Wednesday, November 16, 2016
TBR Day. A Kind of Honor / Joan Wolf. 1980
Wow. This book is nearly 40 years old. And no, it hasn't been in my TBR pile 36 years. I bought it used a number of years ago, so I have had it a while. The romance I read these days is written much differently than it was back in the 80's. It was kind of refreshing to read a book so noticeably different in style and tone from those published today.
A Kind of Honor is Joan Wolf's second published book. (And it's a vast improvement over her first book, which I reviewed for TBR Day 6-1/2 years ago.) This one takes place during the winter/spring of 1812-13. England is preparing for what it hopes will be a final and decisive blow against Napoleon's army in Spain. But there's a traitor leaking vital information to the French. Our hero, Adam, who is home after being wounded in Spain, is tasked with finding and stopping the leak.
It's made obvious right away that the traitor is a French émigré, the Duc de Gacé. Gacé is married to an Englishwoman, who is described as the most beautiful and gracious woman in Society. Amanda, or "Nanda" to her family, is unhappy in her marriage to Gacé. Her focus is on her step-daughter and her son. As Adam works to expose Gacé, he falls in love with Nanda and she with him. So now he must also find a way to free her from her husband.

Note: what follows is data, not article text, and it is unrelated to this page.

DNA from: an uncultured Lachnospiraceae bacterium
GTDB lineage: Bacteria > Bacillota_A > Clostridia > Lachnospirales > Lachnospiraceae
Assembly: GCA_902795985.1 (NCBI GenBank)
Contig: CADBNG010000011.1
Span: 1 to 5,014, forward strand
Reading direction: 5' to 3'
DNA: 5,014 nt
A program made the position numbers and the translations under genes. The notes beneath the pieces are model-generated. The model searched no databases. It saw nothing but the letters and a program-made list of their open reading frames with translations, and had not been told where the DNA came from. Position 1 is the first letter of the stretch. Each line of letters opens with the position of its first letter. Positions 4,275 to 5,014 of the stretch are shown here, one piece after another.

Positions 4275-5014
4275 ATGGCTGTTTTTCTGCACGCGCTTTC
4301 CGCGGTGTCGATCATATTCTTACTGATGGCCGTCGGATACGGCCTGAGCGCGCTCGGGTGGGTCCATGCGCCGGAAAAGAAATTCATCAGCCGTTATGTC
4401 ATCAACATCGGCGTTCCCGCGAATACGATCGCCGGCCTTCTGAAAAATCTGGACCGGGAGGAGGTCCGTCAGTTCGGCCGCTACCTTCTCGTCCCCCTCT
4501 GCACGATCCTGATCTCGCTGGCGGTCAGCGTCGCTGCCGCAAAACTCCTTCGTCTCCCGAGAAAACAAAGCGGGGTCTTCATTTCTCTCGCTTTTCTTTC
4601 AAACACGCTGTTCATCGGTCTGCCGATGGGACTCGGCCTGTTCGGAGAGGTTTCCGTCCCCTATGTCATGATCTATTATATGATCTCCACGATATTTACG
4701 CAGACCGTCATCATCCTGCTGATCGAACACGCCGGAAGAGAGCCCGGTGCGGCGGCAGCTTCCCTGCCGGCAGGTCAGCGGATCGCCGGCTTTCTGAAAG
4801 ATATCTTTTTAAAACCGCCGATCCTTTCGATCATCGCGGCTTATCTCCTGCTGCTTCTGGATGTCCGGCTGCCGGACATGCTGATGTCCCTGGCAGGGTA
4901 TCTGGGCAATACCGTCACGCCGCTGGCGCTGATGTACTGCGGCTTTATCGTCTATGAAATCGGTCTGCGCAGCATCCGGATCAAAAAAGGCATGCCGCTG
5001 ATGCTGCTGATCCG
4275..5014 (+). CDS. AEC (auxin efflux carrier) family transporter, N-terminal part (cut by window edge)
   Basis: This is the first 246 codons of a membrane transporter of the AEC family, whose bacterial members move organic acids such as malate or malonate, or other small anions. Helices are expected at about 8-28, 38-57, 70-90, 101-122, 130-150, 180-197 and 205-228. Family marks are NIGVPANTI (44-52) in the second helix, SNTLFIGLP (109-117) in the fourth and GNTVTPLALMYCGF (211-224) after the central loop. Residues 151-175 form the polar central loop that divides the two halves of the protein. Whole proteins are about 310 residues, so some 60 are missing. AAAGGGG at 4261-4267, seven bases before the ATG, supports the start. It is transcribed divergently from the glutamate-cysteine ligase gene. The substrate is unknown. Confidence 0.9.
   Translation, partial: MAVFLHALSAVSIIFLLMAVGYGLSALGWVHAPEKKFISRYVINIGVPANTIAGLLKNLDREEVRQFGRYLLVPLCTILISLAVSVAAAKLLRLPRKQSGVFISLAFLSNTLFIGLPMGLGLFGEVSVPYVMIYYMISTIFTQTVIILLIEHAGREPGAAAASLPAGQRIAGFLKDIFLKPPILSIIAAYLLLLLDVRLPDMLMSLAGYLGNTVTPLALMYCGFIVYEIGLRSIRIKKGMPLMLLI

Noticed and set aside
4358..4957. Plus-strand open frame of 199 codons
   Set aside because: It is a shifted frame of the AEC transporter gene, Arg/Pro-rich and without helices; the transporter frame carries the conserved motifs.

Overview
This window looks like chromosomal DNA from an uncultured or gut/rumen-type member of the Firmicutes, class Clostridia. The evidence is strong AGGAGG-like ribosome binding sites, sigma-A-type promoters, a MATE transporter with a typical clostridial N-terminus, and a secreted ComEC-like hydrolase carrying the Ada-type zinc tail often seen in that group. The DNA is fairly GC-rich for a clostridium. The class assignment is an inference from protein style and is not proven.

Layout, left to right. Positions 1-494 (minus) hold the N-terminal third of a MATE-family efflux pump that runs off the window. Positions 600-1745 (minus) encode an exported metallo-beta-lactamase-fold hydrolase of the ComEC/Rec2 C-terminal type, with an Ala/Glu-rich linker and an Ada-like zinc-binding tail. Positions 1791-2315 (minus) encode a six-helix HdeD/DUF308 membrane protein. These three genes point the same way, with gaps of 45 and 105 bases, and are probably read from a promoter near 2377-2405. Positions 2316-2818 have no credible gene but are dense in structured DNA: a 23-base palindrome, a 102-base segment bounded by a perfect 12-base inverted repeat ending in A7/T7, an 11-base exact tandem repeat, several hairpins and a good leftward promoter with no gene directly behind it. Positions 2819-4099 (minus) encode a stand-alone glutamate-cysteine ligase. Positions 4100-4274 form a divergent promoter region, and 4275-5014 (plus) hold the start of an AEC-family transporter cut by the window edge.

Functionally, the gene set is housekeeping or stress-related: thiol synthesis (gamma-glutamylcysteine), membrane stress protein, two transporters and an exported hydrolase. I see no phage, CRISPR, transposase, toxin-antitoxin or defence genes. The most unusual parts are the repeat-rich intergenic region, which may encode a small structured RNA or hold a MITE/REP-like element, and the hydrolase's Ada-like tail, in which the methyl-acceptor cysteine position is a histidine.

The book is told primarily from Adam's point of view. Occasionally we are let into Nanda's head. A couple of the transitions were a bit abrupt and confusing-- I chalk that up to it being some of Wolf's earliest writing. But there's also a feeling of distance from the characters. There's an awful lot of telling and not much showing. In many ways, it reminded me of some Presents I've read that were also written in the 80's. Anyhow, there's so much focus on Adam and his work that the romance is very much in the background. So that part didn't work so well.
What did work well was the historical aspect. This book is firmly rooted in time and place. Not only are the efforts to defeat Napoleon front and center, but there's a genuine feel that the social mores of the time are important. When they are broken (because yes, there is adultery) they are not broken lightly.
For those of us who like our historicals to have that strong sense of time and place, this book works very well. It's also interesting to look at an author's earliest writing. Only two years after this would come His Lordship's Mistress, which is one of my all-time favorites. But unfortunately, A Kind of Honor lacks that emotional connection that I'm always hoping for. Still, I have to say that even though I wished for more romance, I really did enjoy reading it.